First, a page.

Reasons for stealing

Since the introduction of tighter controls on scrap metal dealing, there appears to have been a substantial increase in pet theft. The laws are archaic with regard to pet theft and thieves are finding it a reasonable source of income without little penal consequences.

  • Ransom** – this has been a practice used for many years and there is little evidence that this is wide spread but figures are scant because most deals are done without notifying police.
  • To order* – Some dogs maybe targeted to order particularly were the background of the dog is known. It could also be stolen by the thief for his own use such as in the case of gundogs for poaching.
  • Dog fighting*** – It is alleged that some dogs are taken as bait for dog fighting and Staffords for fighting as well as guarding. This is probably substantiated by the high proportion of Stafford thefts.
  • Selling on* – with the advent of the internet and the free classified advertising websites, it is easy to sell dogs and deliver them to the buyers at car parks or motorway services.
  • Breeding – Breeding bitches can be sold within a community and those that are found can be hundreds of miles away from where their owners live or the thief can breed from the bitch and sell the puppies on himself.

*[] In the last year thefts of gundogs – particularly from kennels – has quadrupled. One Sussex gamekeeper was targeted twice in three days with a total of seven dogs taken. Whilst most are being used or sold on it the UK, it is believed that some are stolen to order and taken to Ireland or Europe. ** [] ***[] *** []

The Punishment for Stealing a Pet

The theft of a dog/pet generally goes to a magistrates court (unless violence used) where the maximum custodial sentence they can administer is 6 months. Crown Courts can sentence up to seven years but the reality is very different.

Here are four slap-on-the-wrist court cases.

  • In June 2018, a gang of four were tried at Lincoln Crown Court for stealing 15 Cavalier King Charles spaniels from a Lincolnshire breeder. Only one of the dogs was later recovered and reunited with its owner, having been thrown from a moving vehicle. All four of the accused pleaded guilty to theft – and the gang members received SUSPENDED sentences of between 12 and 16 months.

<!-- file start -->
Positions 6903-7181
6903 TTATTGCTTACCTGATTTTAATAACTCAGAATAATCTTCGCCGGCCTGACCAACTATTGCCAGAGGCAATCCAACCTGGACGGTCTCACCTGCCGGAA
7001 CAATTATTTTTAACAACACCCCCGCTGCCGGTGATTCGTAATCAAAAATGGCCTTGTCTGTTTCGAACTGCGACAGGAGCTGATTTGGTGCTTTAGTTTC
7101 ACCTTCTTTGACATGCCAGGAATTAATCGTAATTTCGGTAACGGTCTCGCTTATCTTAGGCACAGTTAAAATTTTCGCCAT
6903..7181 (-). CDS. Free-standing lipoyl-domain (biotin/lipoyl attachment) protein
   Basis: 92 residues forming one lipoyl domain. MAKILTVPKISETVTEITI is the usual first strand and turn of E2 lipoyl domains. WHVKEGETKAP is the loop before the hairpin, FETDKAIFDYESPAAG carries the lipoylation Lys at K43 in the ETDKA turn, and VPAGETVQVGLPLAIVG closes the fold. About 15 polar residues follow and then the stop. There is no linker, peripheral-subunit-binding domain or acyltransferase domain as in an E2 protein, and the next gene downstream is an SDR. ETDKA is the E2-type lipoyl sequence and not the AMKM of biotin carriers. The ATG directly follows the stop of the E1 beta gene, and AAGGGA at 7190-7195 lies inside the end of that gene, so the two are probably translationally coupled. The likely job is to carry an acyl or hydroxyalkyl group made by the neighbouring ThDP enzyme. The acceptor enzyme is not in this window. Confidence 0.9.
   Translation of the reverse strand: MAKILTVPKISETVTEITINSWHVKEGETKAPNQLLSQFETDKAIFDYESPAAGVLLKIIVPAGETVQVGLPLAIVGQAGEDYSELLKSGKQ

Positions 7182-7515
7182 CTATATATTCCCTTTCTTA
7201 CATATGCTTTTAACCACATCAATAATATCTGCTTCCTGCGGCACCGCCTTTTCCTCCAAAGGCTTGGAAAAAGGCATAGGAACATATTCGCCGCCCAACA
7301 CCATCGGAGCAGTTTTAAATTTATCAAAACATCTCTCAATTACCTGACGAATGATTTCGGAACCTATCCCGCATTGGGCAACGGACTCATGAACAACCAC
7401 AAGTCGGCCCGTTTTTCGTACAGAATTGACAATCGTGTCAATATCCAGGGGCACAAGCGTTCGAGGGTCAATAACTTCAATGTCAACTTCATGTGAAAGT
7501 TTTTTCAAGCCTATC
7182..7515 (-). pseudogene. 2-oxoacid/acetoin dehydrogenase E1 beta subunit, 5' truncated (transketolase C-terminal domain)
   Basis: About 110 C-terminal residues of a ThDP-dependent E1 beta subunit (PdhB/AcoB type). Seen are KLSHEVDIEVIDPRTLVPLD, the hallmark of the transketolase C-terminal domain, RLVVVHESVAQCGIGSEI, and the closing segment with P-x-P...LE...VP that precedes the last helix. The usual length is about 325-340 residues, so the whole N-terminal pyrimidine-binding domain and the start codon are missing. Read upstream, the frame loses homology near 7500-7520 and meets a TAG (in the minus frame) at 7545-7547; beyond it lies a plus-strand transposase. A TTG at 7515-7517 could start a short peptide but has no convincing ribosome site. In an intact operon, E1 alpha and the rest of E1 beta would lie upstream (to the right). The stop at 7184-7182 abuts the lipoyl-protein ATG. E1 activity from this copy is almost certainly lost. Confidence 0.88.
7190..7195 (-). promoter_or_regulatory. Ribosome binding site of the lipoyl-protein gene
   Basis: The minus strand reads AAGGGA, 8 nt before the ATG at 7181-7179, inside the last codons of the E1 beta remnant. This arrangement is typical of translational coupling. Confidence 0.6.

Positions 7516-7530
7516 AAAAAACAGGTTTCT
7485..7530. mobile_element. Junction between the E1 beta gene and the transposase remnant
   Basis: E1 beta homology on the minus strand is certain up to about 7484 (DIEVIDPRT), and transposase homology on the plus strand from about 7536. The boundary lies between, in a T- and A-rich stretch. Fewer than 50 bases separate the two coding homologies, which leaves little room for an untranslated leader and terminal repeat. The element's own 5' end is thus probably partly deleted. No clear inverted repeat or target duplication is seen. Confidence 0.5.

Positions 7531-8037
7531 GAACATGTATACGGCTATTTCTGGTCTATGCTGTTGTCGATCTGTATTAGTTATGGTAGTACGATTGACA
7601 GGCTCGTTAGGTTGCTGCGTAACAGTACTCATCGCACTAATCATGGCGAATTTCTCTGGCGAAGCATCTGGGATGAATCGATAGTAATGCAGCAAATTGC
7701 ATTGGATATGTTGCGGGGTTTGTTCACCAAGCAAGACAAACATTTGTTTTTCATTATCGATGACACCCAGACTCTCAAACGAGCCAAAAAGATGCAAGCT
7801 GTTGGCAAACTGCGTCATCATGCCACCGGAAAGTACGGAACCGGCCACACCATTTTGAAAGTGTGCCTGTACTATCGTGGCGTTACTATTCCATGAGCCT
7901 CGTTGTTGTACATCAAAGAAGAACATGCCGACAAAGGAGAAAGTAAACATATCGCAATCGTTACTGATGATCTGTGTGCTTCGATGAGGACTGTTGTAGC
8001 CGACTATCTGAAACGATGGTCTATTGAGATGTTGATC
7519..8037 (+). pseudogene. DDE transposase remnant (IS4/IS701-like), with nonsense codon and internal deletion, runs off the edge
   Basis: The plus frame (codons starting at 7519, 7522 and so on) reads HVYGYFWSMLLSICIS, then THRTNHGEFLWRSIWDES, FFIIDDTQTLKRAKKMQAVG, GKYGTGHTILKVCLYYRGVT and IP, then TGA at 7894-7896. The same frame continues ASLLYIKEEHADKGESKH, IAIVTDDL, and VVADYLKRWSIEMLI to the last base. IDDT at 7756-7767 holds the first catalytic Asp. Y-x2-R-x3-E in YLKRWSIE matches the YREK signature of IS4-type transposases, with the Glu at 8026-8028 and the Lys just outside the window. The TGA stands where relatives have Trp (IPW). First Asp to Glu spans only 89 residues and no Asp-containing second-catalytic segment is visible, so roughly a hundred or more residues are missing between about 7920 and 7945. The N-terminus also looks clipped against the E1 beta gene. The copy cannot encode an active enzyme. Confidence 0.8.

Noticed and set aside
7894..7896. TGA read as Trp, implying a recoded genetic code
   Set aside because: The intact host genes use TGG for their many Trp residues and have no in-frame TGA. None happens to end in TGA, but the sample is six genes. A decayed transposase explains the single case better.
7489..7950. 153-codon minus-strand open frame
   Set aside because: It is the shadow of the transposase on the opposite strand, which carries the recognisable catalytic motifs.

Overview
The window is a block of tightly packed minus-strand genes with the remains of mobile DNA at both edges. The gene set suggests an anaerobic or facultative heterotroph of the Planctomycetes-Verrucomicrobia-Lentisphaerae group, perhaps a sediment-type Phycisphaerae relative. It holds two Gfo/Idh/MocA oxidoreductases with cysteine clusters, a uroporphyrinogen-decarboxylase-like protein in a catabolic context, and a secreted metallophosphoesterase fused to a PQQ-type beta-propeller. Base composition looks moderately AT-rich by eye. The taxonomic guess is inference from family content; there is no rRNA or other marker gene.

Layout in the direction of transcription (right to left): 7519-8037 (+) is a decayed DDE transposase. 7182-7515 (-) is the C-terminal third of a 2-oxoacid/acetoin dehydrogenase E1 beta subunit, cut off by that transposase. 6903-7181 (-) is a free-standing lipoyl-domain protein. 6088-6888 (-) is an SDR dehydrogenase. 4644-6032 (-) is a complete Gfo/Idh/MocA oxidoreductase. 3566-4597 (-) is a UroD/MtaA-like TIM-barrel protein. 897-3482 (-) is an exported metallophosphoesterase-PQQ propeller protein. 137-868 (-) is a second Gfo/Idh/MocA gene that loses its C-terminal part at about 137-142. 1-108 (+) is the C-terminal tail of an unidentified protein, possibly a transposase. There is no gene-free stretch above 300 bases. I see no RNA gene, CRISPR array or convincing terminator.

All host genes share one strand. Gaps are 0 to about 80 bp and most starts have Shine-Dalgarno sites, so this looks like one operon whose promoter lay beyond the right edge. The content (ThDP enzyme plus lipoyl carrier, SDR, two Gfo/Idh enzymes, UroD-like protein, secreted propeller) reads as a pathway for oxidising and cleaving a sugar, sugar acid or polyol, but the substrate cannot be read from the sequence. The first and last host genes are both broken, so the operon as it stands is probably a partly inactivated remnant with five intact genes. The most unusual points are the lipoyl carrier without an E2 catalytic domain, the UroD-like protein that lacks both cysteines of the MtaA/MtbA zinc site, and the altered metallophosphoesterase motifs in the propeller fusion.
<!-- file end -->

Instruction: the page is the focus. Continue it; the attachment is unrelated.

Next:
• In December 2018, a dog thief who pleaded guilty at Leicester Magistrates Court to stealing two pugs named Betty and Harry and was ordered to pay £200 compensation, £400 costs and received a drugs rehabilitation order – the stolen dogs remain missing.
  • In February 2019, an Amazon driver who stole miniature schnauzer Wilma when delivering dog food was given a 12-month community order by magistrates in High Wycombe.
  • Pixie, an 11-month-old pug, also went missing while being looked after by a family friend in July 2018, and has not been seen since. In September 2019, the dog thief was ordered to pay a £250 fine at Dundee Sheriff Court.

Results of 2021 PCC Survey

124,729 people responded to the online survey.

Conducted by Sussex Police and Crime Commissioner Katy Bourne (in partnership with the Association of Police and Crime Commissioners) sends a strong message.

Key findings of the survey were:

  • 97% of respondents said dog theft was a serious problem
  • 22% knew someone whose dog had been stolen in the last year
  • 78% of people to whom the question was applicable, said they had grown more fearful of taking their dog for a walk during the day
  • 83% to whom the question was applicable had grown more fearful of taking their dog for a walk at night

View the survey results here

General Articles

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The above facts have been complied by Pet Theft Awareness